STUDENT ESSAY Algorithmic Discrimination in Health Care: An EU Law Perspective

Malwina Anna Wójcik Introduction Pursuant to article 168(7) of the Treaty on the Functioning of the European Union (TFEU), the organization of national health care systems and the definition of national health policy remain the exclusive competences of member states. In spite of clear differences in funding and management, European health care systems share common values of universality, access to good-quality care, equity, and solidarity, which presume a commitment to…

Advancing a Human Rights-Based Approach to Access to Medicines: Lessons Learned from the Constitutional Court of Peru

Lowri Davies Abstract Access to medicines and the right to health continues to be widely discussed in academic literature. United Nations human rights bodies have done much work to elaborate on the normative content of the right to health and the obligations of states to uphold this right, although translating this into tangible benefits to the public at national level remains a challenge. This paper explores the case of Peru…

State Accountability for the Good Health of Palestinians Has Failed: What Can the Global Health Community Do Next?

Mohammed Alkhaldi, Rachel Coghlan, Simon Miller, Aisha al Basuoni, Osama Tanous, and Yara M. Asi Introduction In early June 2021, Scientific American published a statement by health care workers, calling on health care systems, academic institutions, and health care professionals in the United States to “unequivocally condemn Israel’s long-standing oppression of the Palestinian people” and the ongoing decimation of their health.1 Similar statements were issued by other health professional groups.2…

STUDENT ESSAY: Is Compulsory COVID-19 Vaccination a Violation of Human Rights?

Aaron Chia In response to the COVID-19 pandemic, the UK Government passed the Coronavirus Act 2020 (CA), which implemented a number of emergency powers, allowing public officials to take action in specific situations in order to contain and slow down the spread of the virus as well as ease the burden on frontline staff.[1] Examples of these emergency powers include: the capability for public officials to test, isolate, and detain…

COVID-19 Clinical Bias, Persons with Disabilities, and Human Rights

Volume 22/2, December 2020, pp 285 – 290 PDF Omar Sultan Haque and Michael Ashley Stein Persons with disabilities have historically been discriminated against by society, including fulfilment of the right to equal access to health care.[1] The more egregious practices, historically as well as today, include outright denials of access to health care, involuntary sterilization, forced institutionalization, coerced treatment, and substituted decision-making.[2] Discrimination also occurs by more insidious practices.…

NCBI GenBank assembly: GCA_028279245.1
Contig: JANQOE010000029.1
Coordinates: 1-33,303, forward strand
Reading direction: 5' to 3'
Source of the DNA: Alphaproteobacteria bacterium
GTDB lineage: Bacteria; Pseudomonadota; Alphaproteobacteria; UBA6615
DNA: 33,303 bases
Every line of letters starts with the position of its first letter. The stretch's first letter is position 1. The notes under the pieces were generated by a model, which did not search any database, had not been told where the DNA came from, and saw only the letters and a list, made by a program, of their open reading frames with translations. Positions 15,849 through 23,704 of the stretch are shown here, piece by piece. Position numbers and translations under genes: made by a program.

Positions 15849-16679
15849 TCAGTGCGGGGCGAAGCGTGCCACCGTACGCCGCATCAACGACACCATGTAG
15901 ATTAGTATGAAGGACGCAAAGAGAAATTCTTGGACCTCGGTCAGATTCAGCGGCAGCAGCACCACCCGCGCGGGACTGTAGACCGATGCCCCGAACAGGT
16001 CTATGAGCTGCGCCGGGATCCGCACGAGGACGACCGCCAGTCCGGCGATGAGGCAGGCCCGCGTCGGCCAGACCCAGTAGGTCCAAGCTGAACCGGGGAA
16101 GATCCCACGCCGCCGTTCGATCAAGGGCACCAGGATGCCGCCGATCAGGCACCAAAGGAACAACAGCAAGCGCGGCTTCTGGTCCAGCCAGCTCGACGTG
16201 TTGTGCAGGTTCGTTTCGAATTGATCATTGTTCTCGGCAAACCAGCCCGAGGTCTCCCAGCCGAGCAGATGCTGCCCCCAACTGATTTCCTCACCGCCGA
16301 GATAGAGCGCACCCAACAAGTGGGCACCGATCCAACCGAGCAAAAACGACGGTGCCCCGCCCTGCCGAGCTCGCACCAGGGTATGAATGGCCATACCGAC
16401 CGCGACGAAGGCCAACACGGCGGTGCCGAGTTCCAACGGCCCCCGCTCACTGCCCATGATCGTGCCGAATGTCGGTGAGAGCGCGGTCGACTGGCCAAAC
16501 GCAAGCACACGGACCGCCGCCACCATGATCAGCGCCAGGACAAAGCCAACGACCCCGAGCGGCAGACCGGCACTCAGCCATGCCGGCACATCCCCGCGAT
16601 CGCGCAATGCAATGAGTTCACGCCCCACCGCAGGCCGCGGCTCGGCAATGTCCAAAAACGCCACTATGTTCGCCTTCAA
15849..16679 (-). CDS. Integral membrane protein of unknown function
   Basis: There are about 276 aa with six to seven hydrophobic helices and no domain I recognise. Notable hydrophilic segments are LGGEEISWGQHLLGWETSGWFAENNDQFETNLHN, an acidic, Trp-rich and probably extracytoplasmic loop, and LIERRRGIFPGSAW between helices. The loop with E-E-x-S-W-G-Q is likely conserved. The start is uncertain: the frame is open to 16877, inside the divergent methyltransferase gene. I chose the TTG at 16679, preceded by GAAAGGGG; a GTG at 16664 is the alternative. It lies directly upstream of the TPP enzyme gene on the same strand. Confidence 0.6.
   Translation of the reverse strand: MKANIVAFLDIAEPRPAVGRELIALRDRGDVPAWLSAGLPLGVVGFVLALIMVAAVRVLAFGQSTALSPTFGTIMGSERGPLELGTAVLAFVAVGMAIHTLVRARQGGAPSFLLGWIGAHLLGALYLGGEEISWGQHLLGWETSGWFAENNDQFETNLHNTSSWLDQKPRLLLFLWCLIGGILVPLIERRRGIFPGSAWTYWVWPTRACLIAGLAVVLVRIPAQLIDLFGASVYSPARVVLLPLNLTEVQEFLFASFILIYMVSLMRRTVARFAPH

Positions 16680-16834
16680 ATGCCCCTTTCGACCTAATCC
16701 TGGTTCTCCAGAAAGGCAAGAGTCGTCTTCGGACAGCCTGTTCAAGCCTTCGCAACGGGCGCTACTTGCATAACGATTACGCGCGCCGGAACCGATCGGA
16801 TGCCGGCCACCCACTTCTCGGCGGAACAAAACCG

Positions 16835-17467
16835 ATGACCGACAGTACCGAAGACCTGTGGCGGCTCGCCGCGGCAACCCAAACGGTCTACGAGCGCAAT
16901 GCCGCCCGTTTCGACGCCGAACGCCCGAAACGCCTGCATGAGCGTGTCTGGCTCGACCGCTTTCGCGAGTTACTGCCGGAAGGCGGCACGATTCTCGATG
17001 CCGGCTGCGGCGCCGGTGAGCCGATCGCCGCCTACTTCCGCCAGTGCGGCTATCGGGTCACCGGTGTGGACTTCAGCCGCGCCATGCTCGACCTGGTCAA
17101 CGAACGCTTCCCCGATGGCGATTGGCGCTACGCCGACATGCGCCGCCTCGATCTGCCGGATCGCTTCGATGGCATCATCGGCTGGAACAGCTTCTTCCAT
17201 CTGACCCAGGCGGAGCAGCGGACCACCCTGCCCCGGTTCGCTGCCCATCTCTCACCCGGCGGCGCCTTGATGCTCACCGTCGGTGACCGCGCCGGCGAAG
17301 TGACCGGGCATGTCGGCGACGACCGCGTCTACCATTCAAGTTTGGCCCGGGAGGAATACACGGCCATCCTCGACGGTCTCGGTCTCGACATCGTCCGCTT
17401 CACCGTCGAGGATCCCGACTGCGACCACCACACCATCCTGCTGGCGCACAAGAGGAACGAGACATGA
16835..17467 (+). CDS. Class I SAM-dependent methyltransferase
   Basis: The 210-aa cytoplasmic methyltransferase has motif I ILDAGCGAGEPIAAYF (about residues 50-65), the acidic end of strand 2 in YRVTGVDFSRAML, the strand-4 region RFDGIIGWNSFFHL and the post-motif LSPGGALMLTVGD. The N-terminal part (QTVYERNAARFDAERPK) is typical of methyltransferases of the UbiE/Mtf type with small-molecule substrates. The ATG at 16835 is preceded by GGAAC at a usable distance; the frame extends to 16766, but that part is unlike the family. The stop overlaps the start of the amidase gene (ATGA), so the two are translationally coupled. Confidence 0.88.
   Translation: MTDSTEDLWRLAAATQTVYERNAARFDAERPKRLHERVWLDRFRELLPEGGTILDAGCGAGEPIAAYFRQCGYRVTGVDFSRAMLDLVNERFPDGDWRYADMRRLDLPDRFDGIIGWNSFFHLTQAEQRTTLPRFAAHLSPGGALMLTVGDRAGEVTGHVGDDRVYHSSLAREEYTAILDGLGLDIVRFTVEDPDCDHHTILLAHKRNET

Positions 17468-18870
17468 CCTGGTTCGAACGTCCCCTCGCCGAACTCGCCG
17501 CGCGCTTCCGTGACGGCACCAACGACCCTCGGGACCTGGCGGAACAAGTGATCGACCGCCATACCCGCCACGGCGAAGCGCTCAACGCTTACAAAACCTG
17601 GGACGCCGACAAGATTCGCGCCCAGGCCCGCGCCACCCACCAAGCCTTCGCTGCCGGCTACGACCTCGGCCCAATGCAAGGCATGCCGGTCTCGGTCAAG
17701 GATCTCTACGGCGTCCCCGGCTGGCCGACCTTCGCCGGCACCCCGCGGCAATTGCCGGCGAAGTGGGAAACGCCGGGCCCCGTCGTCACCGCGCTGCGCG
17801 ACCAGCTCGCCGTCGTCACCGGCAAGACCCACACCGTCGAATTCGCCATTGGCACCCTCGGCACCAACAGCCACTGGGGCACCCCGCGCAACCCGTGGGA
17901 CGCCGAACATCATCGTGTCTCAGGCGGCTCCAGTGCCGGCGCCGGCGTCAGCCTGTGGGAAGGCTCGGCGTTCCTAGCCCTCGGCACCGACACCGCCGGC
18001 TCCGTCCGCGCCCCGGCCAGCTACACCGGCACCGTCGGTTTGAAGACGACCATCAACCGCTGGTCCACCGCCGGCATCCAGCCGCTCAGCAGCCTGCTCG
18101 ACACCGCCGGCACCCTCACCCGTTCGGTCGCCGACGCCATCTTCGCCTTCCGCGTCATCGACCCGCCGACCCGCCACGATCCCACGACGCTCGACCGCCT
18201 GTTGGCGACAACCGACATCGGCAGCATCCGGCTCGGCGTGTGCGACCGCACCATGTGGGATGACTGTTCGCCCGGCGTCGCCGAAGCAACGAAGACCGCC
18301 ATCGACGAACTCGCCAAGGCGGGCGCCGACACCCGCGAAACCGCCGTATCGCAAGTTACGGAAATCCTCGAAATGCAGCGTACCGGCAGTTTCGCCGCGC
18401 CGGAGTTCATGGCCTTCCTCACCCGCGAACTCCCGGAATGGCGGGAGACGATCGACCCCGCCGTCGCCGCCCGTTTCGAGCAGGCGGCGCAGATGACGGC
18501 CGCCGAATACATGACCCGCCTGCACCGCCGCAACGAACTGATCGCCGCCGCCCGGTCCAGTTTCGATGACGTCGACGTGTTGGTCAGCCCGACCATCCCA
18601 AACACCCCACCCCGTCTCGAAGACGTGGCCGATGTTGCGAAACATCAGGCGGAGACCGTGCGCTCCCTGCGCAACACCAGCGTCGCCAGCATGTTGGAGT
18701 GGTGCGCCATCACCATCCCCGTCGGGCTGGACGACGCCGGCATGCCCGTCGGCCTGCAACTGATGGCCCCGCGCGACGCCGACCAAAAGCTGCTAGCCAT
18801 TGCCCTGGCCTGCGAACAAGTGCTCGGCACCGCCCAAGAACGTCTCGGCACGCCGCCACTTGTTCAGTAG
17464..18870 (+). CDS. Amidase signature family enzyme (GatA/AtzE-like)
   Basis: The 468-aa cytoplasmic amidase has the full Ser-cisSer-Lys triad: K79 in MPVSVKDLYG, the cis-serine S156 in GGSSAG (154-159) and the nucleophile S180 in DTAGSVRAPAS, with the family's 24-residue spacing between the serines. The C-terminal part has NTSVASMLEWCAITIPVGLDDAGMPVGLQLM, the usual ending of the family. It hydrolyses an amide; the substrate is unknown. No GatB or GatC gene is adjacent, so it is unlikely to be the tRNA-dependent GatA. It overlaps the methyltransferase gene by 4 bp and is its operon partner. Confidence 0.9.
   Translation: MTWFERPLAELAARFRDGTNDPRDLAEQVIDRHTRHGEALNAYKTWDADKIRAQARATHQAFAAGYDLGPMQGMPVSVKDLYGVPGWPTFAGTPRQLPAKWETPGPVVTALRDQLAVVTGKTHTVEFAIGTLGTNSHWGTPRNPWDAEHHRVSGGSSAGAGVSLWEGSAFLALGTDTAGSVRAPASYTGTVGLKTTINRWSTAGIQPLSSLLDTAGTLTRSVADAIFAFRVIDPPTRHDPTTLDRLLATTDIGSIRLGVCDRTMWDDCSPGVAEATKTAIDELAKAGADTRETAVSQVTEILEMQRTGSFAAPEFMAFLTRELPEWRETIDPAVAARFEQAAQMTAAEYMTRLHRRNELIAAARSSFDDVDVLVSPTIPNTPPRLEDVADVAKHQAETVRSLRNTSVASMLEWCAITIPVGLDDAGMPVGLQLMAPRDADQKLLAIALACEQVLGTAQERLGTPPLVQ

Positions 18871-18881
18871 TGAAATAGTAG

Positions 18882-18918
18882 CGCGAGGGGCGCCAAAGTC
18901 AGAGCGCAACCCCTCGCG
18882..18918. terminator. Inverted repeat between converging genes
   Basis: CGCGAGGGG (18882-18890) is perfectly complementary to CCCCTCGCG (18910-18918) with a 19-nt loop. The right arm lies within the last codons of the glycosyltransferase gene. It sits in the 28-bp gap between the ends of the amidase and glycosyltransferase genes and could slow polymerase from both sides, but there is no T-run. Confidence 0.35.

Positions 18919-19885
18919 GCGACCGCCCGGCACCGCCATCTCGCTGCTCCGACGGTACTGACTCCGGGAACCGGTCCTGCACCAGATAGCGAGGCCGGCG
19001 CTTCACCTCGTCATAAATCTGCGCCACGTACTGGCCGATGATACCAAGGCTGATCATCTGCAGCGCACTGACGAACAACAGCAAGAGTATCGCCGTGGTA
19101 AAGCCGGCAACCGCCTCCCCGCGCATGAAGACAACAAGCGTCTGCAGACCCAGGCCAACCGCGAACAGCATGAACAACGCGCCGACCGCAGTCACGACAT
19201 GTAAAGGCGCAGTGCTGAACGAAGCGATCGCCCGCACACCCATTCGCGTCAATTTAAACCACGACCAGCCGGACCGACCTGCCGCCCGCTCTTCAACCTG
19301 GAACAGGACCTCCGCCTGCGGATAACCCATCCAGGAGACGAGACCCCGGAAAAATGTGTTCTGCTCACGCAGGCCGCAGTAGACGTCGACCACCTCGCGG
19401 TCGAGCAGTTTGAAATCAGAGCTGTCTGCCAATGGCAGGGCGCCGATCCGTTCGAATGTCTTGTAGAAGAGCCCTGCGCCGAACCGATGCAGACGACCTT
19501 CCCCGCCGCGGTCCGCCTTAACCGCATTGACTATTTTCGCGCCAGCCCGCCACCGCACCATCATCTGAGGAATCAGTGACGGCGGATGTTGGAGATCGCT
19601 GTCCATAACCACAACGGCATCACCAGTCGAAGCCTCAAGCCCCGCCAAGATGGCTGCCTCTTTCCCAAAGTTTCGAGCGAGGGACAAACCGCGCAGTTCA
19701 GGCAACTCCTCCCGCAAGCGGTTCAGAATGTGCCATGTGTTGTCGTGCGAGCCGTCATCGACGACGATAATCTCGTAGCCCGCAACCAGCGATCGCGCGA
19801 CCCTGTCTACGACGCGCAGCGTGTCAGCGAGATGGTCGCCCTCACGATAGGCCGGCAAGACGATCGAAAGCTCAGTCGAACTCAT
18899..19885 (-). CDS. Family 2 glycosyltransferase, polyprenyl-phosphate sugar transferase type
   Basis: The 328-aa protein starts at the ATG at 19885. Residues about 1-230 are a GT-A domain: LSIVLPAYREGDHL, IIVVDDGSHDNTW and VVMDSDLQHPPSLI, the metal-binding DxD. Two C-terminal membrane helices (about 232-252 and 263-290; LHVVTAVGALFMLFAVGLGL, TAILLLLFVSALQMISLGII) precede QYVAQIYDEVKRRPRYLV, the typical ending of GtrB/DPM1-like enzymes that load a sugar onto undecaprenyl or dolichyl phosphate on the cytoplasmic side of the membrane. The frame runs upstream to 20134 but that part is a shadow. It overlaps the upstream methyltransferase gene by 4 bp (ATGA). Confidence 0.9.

Operationalizing a Human Rights-Based Approach to Address Mistreatment against Women during Childbirth

Volume 22/1, June 2020, pp 251 – 264 PDF Christina Zampas, Avni Amin, Lucinda O’Hanlon, Alisha Bjerregaard, Hedieh Mehrtash, Rajat Khosla, and Özge Tunçalp Abstract A growing body of evidence reveals that the mistreatment of pregnant women during facility-based childbirth is occurring across the globe. As human rights bodies have increasingly recognized, numerous human rights are implicated in the context of mistreatment of women in childbirth, including the rights to…

UHC2030’s Contributions to Global Health Governance that Advance the Right to Health Care: A Preliminary Assessment

PDF Rachel Hammonds, Gorik Ooms, Moses Mulumba, and Allan Maleche Abstract The September 2019 United Nations High Level Meeting on Universal Health Coverage (UHC) aims to mobilize top-level political support for action on UHC to advance the health Sustainable Development Goal (SDG). A driving force behind this meeting is the “UHC Movement,” led by UHC2030, which focuses on coordinating and amplifying efforts by WHO, the World Bank, civil society, and the…

PERSPECTIVE Universal Health Coverage: Are We Losing Our Way on Women’s and Children’s Health?

PDF Flavia Bustreo and Curtis Doebbler Our children are our future and one of the basic responsibilities is to care for them in the best and most compassionate manner possible.—Nelson Mandela[1] If women are denied a chance to develop their full human potential, including their potential to lead healthier and at least somewhat happier lives, is society as a whole really healthy? —Dr. Margaret Chan[2] This commentary argues that current…

Health and Human Rights’ Past: Patinating Law’s Contribution

PDF Thérèse Murphy Abstract This article argues that to be able to look forward, lawyers within the health and human rights movement need to do more looking back. It is prompted by a simple question: do we have a history of health and human rights law and lawyering? Finding nothing that qualifies, the article asks how we might fill that gap. Focusing on international human rights law, it prescribes histories…

Have Reforms Reconciled Health Rights Litigation and Priority Setting in Costa Rica?

PDF Alessandro Luciano and Alex Voorhoeve Abstract The experience of Costa Rica highlights the potential for conflicts between the right to health and fair priority setting. For example, one study found that most favorable rulings by the Costa Rican constitutional court concerning claims for medications under the right to health were either for experimental treatments or for medicines that should have low priority based on health gain per unit of…